If you want COVID vaccine data — little things like whether the shots or the boosters are actually working — the CDC has an answer for you: Mind your own business.
The New York Times reported on Sunday that while the CDC “has collected data on hospitalizations for Covid-19 in the United States and broken it down by age, race and vaccination status,” the Centers decided not to make “most of the information public.”
According to the paper’s sources, “the agency leading the country’s response to the public health emergency has published only a tiny fraction of the data it has collected.”
Here’s the justification:
Kristen Nordlund, a spokeswoman for the C.D.C., said the agency has been slow to release the different streams of data “because basically, at the end of the day, it’s not yet ready for prime time.” She said the agency’s “priority when gathering any data is to ensure that it’s accurate and actionable.”
Nordland also told the Times that the CDC has a “fear” that the data might be “misinterpreted.”
You want the truth? You can’t handle the truth!
This, despite the fact that “much of the withheld information could help state and local health officials better target their efforts to bring the virus under control.”
The information being withheld includes booster shot data for the 18-to-49 age group, and presumably any adverse effects or complications they might have suffered.
Samuel Scarpino, managing director of pathogen surveillance at the Rockefeller Foundation’s Pandemic Prevention Institute, reminded the Times that “The C.D.C. is a political organization as much as it is a public health organization.” I think Scarpino was trying to provide a solid justification for the CDC’s — let us be gentle here — reticence. But it sounds to me more like an indictment.
How can we “follow the science” when the scientists are in thrall to politics, and mum besides?
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So guess what? I’m going to assume the worst because that’s the rational thing to do when the government hides things from the people it’s supposed to serve.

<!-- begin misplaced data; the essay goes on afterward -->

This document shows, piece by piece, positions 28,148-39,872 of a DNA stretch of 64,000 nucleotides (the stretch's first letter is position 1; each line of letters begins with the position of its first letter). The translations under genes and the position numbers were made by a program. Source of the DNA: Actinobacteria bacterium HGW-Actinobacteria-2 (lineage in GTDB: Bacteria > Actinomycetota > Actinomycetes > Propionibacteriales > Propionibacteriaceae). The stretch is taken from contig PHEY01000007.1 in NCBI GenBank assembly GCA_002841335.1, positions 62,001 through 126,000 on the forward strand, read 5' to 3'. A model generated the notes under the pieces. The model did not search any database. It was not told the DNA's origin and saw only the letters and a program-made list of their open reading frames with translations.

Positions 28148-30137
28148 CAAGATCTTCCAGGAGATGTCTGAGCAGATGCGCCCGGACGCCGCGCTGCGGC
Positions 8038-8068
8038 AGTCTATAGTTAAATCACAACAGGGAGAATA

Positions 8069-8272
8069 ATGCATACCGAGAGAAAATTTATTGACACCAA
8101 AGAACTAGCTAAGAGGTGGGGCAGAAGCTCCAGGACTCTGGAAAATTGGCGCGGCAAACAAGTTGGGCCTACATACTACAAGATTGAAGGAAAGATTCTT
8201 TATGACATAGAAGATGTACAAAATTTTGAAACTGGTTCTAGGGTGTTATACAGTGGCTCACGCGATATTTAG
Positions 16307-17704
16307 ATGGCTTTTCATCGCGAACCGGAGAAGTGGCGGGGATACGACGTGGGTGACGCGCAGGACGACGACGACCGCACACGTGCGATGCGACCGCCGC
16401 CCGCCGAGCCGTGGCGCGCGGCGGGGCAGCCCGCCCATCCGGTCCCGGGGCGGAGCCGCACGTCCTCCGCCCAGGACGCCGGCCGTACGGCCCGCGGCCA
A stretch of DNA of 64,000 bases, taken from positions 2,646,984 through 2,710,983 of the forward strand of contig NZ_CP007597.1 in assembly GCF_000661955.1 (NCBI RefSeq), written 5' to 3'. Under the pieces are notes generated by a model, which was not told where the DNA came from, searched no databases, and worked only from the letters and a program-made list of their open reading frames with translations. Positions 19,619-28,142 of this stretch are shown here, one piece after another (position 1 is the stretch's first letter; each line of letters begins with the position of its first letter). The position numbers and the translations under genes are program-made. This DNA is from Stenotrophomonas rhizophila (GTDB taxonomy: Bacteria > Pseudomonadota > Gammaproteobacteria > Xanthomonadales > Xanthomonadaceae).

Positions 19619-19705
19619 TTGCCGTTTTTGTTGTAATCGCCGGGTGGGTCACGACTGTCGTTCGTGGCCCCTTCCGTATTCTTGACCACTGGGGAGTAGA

We spent a year when Donald Trump was still president having the CDC conflate what data it did make public, by mixing those who died with COVID in with those who actually died from COVID.
Somebody wanted us to be a lot more afraid of COVID than we needed to be. Once Presidentish Joe Biden was in office, the CDC finally “started carefully separating deaths from COVID from those where the deceased tested positive but died of something else.”
To make Biden’s strategy look better, of course.
But between omicron and delta, infection rates remained so high that earlier this month, Biden’s HHS stopped requiring hospitals to report COVID deaths at all.
So when it comes to COVID deaths, changing reporting standards make it impossible to compare 2020’s apples to 2021’s oranges.
Now we’re told that most of the data on vaccine safety and efficacy for younger people won’t be reported at all, or at least no time soon, for fear that us lowly proles will misinterpret it.
Trust is the public health bureaucracy’s greatest asset, even in good times. When the pandemic hits the fan, trust is needed even more.
But who can we trust, when the standards change according to political expediency and the most important information is considered too sacred for us to know?